2 is a significant date for many early-stage entrepreneurs as this is
the deadline for applying to Paul Graham's Y Combinator this summer. If
you don't know about Y Combinator, then I encourage you to read up on
it as they are one of the few groups doing anything remotely
interesting as it relates to very early-stage investment in startups
(with an emphasis on software startups).
I've been following
Y Combinator for a while now and have known people that have applied
and been accepted, applied and not been accepted or consciously chose
not to apply at all. In preparation for this article, I contacted
several of these people to get a sense of the high-level pros and cons
of joining the group. Thanks to all of those that offered their insights and
Disclaimer: I am in no way affiliated with Y
Combinator other than having followed the group for a while and having
met both Paul Graham and Jessica Livingston. As an early stage investor myself, I guess I compete at some level, but my investment activity is not that significant and my approach is very different.
So without further preamble, here are my thoughts:
Why You Should (Or Shouldn't) Apply To Y Combinator
1. Forced Focus: Lots
of early stage entrepreneurs have several ideas in their heads (and
sometimes even several semi-working projects too). One of the toughest
things to do in this situation is to actually pick one of the
ideas and dig into it a little bit deeper. Since it is unlikely that Y
Combinator will fund a "portfolio of ideas" from a single founding
team, it forces a degree of focus. This is a good thing.
2. Great Network: I
must admit that I'm a little envious of the network of exceptional
people that are involved with Y Combinator. This extends beyond just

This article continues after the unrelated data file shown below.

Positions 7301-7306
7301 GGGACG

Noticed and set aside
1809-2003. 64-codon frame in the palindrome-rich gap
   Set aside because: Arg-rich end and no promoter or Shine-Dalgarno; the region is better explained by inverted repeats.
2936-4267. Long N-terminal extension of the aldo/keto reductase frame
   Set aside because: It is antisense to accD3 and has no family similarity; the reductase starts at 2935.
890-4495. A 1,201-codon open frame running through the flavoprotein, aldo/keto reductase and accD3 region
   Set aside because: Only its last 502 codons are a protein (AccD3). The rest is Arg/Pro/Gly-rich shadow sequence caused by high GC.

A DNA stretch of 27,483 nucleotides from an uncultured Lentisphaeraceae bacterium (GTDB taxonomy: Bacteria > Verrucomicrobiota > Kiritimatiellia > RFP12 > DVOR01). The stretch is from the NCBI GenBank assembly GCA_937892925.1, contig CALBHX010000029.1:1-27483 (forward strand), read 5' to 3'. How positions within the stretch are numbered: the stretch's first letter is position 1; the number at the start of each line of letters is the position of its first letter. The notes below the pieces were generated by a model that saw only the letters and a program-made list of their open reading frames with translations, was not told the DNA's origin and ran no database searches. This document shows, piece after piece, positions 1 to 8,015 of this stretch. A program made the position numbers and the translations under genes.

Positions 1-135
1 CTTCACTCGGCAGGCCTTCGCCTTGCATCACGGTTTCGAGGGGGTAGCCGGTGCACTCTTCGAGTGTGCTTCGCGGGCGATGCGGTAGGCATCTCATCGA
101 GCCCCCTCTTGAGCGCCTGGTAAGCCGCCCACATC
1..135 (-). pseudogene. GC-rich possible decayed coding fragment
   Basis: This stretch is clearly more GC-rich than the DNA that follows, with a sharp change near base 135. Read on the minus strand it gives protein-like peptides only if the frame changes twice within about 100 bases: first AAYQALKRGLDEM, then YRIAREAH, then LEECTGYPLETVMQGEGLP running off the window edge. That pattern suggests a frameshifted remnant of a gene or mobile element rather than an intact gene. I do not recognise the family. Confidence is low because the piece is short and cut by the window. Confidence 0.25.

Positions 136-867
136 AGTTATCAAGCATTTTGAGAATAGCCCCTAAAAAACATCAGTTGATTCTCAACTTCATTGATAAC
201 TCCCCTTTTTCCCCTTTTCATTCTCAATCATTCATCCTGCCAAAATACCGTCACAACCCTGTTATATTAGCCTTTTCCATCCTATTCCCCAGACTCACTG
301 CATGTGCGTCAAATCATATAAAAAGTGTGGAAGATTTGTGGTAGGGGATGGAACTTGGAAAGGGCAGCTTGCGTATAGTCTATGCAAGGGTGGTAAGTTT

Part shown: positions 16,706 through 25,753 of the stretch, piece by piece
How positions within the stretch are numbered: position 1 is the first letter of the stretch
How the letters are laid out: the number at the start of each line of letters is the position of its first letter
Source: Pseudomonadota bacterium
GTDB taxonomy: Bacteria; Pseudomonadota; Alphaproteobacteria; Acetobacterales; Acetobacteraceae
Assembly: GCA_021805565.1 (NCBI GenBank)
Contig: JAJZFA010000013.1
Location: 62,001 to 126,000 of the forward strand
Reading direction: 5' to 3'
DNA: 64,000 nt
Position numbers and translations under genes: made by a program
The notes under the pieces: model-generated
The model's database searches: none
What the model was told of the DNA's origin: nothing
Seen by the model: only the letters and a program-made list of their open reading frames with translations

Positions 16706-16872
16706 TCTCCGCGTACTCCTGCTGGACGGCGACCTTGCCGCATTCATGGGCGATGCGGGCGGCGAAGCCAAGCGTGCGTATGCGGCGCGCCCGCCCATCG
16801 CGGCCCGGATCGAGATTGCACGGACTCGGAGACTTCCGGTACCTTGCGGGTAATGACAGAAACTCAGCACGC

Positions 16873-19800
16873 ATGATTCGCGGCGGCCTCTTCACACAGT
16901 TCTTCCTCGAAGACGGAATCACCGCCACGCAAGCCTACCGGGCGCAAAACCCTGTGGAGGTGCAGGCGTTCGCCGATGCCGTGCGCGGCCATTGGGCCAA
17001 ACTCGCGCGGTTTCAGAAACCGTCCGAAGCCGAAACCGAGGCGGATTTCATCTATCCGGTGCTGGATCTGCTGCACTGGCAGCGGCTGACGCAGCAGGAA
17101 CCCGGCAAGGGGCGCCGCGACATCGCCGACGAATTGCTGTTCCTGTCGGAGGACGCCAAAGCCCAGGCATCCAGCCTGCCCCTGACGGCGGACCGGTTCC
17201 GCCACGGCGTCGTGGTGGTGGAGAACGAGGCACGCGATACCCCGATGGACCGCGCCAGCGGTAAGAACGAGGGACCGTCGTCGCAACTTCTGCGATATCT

Paul Graham and Jessica Livingston and goes to all the great people
starting companies and those that are following what Y Combinator is
doing and provide their support.
3. Instant Early Adopters: One
of the hardest things to do when getting a new project off the ground
is finding that early mass of users to actually try it and tell you why
it sucks. No doubt it sucks, because all early software projects suck
in some ways, you need to know why it sucks. Y Combinator is
exceptionally good at delivering some instant users for any
project/company that it is involved with.
4. Limited Funding: The
amount of capital invested by Y Combinator in any founding team is
limited. The amount is $5k base + $5k per founder. So, if you're a two
person team, you can expect about $15k in funding. This is not a lot of
money, but it seems to be enough for many teams of "capital efficient"
founders to get a prototype built over the summer. I think the amount
if a bit arbitrary, but I can't fault them for that as trying to make
case-specific decisions doesn't scale. As an entrepreneur (even an
early stage one), I just don't think that level of capital is
interesting enough to make it worth taking outside capital. So, if
you're applying to Y Combinator, chances are, you aren't really doing